To the People

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Monday, April 07, 2008

The Up Side of a Recession ...

... is that snooty yuppies have lately stopped bitching about urban sprawl. As the Washington Post reports:
Once the dominant topic in regional politics, taming residential development has largely been eclipsed by the fiscal woes created by the slowdown. Rising construction costs, plummeting property assessments, soaring foreclosures and high gas prices have local officials debating how to craft budgets with limited resources instead of arguing over new subdivisions.

It's a fiscal scenario affecting fast-growing areas across the country. In Collier County, Fla. (Naples), Sacramento County, Calif. (Sacramento), and Maricopa County, Ariz. (Phoenix), for example, strained income sources -- including impact fees for new construction and sales and property taxes -- means officials are debating a mix of deferring capital improvements, freezing hiring and scaling back services.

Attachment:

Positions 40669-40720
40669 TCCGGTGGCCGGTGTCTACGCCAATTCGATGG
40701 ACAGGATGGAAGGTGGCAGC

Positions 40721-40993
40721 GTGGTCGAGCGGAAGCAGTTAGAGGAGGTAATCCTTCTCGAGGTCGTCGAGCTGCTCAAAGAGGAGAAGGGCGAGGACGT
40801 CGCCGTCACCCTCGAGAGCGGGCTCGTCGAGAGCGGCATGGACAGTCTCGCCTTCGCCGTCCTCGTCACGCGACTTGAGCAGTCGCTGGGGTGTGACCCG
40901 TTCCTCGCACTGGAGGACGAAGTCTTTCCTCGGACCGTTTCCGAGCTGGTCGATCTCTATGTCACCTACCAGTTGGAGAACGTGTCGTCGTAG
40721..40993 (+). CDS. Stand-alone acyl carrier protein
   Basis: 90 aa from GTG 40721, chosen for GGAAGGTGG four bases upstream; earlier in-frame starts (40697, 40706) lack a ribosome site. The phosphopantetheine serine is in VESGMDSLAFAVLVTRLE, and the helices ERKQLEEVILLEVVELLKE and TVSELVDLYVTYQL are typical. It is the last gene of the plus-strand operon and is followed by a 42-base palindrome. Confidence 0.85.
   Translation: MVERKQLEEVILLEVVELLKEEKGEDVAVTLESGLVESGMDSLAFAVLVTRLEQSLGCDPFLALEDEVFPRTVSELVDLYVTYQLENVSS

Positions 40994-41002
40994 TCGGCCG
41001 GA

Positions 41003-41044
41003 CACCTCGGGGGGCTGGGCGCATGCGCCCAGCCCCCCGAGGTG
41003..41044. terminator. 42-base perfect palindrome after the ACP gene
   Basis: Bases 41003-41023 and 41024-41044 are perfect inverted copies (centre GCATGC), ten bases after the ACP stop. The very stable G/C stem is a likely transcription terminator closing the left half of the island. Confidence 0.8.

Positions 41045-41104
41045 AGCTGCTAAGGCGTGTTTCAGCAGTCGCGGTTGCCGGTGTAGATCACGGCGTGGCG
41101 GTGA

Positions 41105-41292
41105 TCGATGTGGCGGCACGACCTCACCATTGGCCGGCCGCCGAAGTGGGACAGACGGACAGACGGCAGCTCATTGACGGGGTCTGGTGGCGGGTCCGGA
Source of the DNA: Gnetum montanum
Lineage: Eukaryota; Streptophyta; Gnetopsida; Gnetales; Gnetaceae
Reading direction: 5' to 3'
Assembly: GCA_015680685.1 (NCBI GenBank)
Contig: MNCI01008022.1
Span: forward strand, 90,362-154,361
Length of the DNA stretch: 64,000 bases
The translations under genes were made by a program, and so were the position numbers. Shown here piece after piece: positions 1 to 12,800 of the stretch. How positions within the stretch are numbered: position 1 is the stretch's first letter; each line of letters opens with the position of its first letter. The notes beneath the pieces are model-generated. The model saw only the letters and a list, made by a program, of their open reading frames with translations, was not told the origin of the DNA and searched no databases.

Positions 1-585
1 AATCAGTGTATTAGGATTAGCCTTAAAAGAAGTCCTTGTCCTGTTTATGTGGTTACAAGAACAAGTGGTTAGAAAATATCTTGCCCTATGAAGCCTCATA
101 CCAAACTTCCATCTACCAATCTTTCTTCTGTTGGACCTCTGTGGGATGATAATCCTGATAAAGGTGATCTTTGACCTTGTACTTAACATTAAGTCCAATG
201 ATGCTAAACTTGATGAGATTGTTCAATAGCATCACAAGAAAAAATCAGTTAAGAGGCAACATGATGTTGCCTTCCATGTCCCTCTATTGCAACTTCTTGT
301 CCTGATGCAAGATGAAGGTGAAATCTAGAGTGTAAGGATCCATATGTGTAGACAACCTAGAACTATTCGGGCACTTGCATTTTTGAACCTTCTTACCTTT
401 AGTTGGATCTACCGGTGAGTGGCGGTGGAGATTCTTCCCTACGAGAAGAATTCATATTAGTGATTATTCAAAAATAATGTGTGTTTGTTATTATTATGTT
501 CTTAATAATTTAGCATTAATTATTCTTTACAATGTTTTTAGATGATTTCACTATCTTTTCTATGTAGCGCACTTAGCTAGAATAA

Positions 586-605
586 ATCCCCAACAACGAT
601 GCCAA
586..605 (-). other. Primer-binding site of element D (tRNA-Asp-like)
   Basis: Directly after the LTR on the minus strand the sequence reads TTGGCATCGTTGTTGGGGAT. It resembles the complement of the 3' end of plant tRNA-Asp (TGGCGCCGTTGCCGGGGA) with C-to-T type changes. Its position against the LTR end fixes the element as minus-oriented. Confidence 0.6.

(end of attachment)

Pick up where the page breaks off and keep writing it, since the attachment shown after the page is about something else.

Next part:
"Counties are getting hit right, left and sideways," said Jacqueline Byers, director of research for the National Association of Counties.
And of course this has sprawl fighters delighted:
Slow-growth advocates say the downturn will allow localities to "take a breather" and focus on improving existing communities rather than trying to keep up with the impact of booming growth.
It would have been nice if the Post writer had put two and two together and realized that this recession is what the anti-sprawl movement is basically about: ending economic growth because that's somehow better for us.

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